Meanwhile, Back in the Job Market
Meanwhile, Back in the Job Market
By E. J. Dionne Jr.
Friday 14 March 2003
Talking about the economy on the eve of war seems almost in bad taste. In the face of a momentous decision, we are not supposed to be preoccupied with jobs and incomes, profits and losses.
Yet most of us are necessarily preoccupied with such matters, and even the rumors of war cannot obscure just how troubled Americans are about the economy. Their unhappiness is translating into impatience with President Bush.
The New York Times/CBS News Poll taken March 7-9, typical of a series of recent surveys, found that just 40 percent of Americans approved of Bush's handling of the economy. That's roughly the core Republican vote. The survey found that 52 percent disapproved.
Disapproval of Bushonomics has more than doubled since the president's high tide of popularity after 9/11. What explains the new gloom?
There is no need to belabor what's happened to the stock market. What's happened to the job market is at least as troubling. True, the latest unemployment rate of 5.8 percent is much lower than the 10 percent figure hit at the depths of the 1982 recession. But the current unemployment rate understates the pain of this strange economic period in which even upturns don't seem to be producing new jobs.
Part of the problem is that long-term unemployment is a much bigger problem than short-term joblessness, and too many who lost their jobs aren't finding new ones. As the Economic Policy Institute's analysis of the latest unemployment figures showed, those who have been without work for more than six months make up 22.1 percent of total unemployment. That's the highest percentage since October 1992.
By some measures, as the Economic Policy Institute noted, we are in "the longest continuous stretch of job decline since 1944-46." Since March 2001, the economy has lost 2.5 million private-sector jobs. The most recent unemployment figures showed payrolls falling by 308,000, the biggest monthly drop since November 2001. And it's not just the unemployed or blue-collar workers who are hurting. Wage growth for professional and technical workers, for example, is as low as it has been in the past quarter-century.
Behind these numbers are millions of human beings. At the bottom of the economy, welfare rolls are increasing at a moment when state and local governments are short of cash to ease the plight of the poor. As Mary Otto reported this week in The Post, states could face the agonizing choice of either assisting families on welfare or helping those just barely getting by to stay off the welfare rolls.
At the upper end, bad economic times are forcing college students to apply for assistance in droves. Greg Winter and Jennifer Medina wrote this week in the New York Times that "universities are awash in financial aid requests that dwarf those of earlier years, often from students who never thought of asking for help before and now find themselves scrambling for ways to stay in school."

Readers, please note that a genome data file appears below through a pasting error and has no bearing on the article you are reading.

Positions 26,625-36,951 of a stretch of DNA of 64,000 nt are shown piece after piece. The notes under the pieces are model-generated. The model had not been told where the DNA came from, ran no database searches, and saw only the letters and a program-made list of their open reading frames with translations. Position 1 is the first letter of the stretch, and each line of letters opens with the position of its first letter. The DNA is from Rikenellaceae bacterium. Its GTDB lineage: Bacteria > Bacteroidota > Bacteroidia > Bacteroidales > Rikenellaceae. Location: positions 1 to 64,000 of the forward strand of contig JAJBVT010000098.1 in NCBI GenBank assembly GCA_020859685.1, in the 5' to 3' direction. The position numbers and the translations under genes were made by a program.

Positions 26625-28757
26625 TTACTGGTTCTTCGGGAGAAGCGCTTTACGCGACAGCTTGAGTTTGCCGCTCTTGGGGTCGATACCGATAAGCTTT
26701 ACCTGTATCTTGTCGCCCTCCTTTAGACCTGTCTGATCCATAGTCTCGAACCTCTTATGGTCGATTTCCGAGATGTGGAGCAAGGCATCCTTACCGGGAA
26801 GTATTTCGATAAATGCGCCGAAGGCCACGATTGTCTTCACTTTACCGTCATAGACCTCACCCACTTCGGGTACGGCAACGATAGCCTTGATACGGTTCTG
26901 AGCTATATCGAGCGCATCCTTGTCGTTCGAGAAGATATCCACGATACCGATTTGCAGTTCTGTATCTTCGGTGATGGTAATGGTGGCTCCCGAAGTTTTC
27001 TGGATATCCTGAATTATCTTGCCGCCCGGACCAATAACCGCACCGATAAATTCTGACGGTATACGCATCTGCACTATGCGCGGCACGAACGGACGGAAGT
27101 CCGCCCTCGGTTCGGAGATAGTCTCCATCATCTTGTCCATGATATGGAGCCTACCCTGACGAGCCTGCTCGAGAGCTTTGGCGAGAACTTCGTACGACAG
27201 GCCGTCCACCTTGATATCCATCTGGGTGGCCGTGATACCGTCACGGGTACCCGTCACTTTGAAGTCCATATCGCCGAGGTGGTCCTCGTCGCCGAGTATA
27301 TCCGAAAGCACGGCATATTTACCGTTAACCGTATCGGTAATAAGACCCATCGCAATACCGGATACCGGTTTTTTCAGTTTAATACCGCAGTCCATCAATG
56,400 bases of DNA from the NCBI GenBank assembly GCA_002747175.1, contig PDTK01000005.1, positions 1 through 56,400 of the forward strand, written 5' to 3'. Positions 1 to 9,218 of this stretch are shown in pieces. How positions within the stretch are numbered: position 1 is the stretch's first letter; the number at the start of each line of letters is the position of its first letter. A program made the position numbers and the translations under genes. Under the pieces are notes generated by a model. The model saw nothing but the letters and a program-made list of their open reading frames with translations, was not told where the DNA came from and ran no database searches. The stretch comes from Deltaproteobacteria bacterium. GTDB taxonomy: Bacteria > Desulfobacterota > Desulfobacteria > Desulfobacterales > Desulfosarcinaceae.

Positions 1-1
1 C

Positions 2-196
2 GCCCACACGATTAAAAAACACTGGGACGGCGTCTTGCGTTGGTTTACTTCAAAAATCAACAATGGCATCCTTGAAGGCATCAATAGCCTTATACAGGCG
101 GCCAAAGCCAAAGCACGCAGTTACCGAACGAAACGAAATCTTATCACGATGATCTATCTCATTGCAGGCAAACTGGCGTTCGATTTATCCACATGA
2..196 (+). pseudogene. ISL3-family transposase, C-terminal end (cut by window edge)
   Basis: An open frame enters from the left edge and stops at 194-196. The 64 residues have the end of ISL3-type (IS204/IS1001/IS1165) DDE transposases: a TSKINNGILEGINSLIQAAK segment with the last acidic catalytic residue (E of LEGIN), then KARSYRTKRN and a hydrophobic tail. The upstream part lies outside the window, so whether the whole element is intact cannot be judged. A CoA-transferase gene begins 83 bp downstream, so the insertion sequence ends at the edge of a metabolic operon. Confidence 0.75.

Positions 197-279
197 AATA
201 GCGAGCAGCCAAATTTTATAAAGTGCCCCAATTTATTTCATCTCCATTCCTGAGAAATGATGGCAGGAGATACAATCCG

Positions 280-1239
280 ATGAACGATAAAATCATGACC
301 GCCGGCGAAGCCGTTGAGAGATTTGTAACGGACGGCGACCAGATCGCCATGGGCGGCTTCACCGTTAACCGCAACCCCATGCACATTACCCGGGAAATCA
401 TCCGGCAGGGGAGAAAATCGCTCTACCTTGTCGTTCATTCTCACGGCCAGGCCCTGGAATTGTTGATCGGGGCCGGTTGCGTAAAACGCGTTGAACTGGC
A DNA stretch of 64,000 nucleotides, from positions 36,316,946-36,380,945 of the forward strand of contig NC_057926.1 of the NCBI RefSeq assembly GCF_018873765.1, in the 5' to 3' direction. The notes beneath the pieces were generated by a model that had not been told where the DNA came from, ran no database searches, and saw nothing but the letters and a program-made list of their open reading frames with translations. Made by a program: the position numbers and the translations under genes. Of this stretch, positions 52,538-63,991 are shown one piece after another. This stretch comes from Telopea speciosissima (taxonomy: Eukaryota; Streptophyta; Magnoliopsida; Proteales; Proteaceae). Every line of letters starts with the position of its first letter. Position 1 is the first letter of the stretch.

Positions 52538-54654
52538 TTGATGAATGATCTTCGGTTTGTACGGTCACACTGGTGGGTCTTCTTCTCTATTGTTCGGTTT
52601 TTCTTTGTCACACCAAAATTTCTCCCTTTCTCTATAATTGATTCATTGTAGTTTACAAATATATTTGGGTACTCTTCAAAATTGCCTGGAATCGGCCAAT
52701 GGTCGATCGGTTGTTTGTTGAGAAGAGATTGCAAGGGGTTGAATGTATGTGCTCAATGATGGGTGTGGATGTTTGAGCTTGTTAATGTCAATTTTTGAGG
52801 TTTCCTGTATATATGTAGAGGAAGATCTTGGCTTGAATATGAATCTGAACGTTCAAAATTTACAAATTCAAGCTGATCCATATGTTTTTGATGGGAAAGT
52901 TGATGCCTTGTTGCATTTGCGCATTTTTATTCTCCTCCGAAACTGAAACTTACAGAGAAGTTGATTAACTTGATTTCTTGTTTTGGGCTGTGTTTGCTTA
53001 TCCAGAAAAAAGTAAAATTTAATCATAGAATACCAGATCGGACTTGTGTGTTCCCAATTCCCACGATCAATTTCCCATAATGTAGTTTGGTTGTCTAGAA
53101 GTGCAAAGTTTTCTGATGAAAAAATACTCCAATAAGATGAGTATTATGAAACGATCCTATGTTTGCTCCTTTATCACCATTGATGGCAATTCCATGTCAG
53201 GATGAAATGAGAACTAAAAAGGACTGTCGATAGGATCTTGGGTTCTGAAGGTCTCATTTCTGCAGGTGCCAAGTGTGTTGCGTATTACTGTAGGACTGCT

Winter and Medina noted that the forces flattening family incomes and portfolios are doing the same to the endowments of colleges and universities, limiting their capacity to help students.
You would think that the real world might impinge on politics and that Washington would step in to ease the burdens on those the economy is hurting the most.
Alas, you would be wrong. Policy is going entirely the opposite way. Rep. Jim Nussle, an Iowa Republican who chairs the House Budget Committee, proposed a budget this week that would require deep cuts in Medicare, Medicaid, student loans, food stamps and countless other programs.
Nussle made the cuts to accommodate Bush's large tax reductions.
At least Nussle is honest enough to acknowledge that you can't have war and big tax cuts without giving up something. But what we're giving up is precisely what we need. In sluggish times, Washington should be increasing, not decreasing, assistance to the poor, to students, to those losing health insurance and to state and local governments.
And anyway, what Washington gives away in tax cuts will be taken back by the states. The federal tax cuts will mainly benefit the wealthy. The burden of state tax increases will fall primarily on the middle class. And the program cuts the states make will especially hurt the poor.
It's said that President Bush's political standing depends on how the war with Iraq goes. In fact, if the war goes well, citizens will quickly turn their attention back to their priorities at home. And unless things change fast, they won't like what they see after the war any more than they like what they are seeing now.
(In accordance with Title 17 U.S.C. Section 107, this material is distributed without profit to those who have expressed a prior interest in receiving the included information for research and educational purposes.)
All republished content that appears on Truthout has been obtained by permission or license.